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Seeing Is Believing: Researchers Capture Images of New Planets
First optical images of an extrasolar planet orbiting a star 25 light years from Earth. Fomalhaut b is 100 million times fainter than the star and sits just inside a vast dust belt circling the star. The discovery was made by blocking the glare from the bright star Fomalhaut using special instrumentation aboard the Hubble Space Telescope.
[Image courtesy of Paul Kalas, University of California, Berkeley]
Scientists have produced the first-ever image of multiple planets orbiting a star other than our own Sun. And, in related news, another research team has directly detected a planet orbiting the star Fomalhaut, which is one of the brightest in the sky and just 25 light years from Earth.
The journal Science published these findings today at the Science Express Web site.
Researchers typically infer a planet's presence—usually through its gravitational influence on a star. But a research team led by Christian Marois of the NRC Herzberg Institute of Astrophysics in British Columbia and the Lawrence Livermore National Laboratory and University of California, Berkeley, imaged three planets directly using the Keck and Gemini telescopes.
The star, HR 8799, is a "main sequence star," in the prime of its life, fueled by nuclear reactions within its core, and it occurs 128 light years from Earth. The planets traveling around it have masses between five and 13 times that of Jupiter, with the smallest planet closest to its sun and the largest the farthest away.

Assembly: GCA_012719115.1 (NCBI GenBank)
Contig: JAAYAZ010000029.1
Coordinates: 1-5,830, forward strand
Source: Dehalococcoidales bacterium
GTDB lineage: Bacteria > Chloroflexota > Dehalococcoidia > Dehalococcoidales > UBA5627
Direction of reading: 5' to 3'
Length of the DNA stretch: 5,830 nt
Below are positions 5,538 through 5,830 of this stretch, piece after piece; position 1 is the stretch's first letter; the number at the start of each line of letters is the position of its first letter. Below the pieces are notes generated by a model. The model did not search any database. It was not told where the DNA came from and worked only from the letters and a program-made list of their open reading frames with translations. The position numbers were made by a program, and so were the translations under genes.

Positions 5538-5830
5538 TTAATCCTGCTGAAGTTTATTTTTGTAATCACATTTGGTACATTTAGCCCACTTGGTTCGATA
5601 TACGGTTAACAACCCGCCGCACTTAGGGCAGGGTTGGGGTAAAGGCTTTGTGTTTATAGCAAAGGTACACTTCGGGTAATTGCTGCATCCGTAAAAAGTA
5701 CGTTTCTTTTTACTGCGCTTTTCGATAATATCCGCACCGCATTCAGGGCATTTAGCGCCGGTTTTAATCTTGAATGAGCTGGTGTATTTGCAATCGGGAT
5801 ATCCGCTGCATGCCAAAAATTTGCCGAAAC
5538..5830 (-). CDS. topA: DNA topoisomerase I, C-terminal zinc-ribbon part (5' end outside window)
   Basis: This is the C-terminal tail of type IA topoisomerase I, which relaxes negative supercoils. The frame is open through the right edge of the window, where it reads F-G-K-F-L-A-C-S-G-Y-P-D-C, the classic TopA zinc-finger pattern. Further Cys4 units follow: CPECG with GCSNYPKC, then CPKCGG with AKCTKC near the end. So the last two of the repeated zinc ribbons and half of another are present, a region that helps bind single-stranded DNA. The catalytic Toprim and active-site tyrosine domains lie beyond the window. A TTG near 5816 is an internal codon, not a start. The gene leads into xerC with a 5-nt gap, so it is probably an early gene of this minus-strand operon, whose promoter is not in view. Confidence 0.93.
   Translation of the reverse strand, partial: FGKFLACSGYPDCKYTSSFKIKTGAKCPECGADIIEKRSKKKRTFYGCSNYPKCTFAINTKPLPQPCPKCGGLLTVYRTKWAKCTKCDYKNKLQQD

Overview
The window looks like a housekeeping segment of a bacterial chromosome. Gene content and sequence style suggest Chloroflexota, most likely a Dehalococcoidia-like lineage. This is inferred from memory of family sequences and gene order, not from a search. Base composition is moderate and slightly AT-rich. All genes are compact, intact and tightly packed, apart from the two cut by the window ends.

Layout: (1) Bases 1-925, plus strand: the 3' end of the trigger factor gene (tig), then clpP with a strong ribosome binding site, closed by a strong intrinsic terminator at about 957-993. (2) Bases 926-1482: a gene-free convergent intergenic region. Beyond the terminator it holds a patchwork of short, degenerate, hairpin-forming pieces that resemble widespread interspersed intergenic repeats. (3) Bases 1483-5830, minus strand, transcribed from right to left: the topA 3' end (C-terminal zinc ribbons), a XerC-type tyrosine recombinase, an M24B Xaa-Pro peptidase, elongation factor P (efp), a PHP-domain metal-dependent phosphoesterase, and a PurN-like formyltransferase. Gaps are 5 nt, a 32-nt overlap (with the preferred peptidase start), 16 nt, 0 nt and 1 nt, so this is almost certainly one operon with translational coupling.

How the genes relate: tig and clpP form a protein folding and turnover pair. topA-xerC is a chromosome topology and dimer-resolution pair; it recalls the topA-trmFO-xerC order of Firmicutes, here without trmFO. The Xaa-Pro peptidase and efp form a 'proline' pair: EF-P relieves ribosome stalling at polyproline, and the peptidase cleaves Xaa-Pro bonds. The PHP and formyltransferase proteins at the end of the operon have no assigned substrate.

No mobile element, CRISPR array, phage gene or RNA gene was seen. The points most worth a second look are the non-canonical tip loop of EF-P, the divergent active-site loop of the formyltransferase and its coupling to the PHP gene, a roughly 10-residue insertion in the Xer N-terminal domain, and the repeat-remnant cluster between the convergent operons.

This size relationship, which is generally similar to that of the outer planets in our own solar system, supports a scenario in which the planets formed as through the accretion of particles in a disk of gas and dust whirling around the star. The system resembles a scaled-up version of the outer portion of our solar system, according to the authors, who estimate that if HR 8799 had been as faint as the Sun, its planets would be at distances similar to those of Saturn, Uranus and Neptune.
In another study, Paul Kalas of the University of California, Berkeley and colleagues used the Hubble Space Telescope to image a planet they call Fomalhaut b, orbiting its star, within a large dust belt. The researchers estimate that the planet's mass is no greater than several times that of Jupiter. If their findings are confirmed, this object will be the coolest and lowest-mass body imaged outside of our solar system.
13 November 2008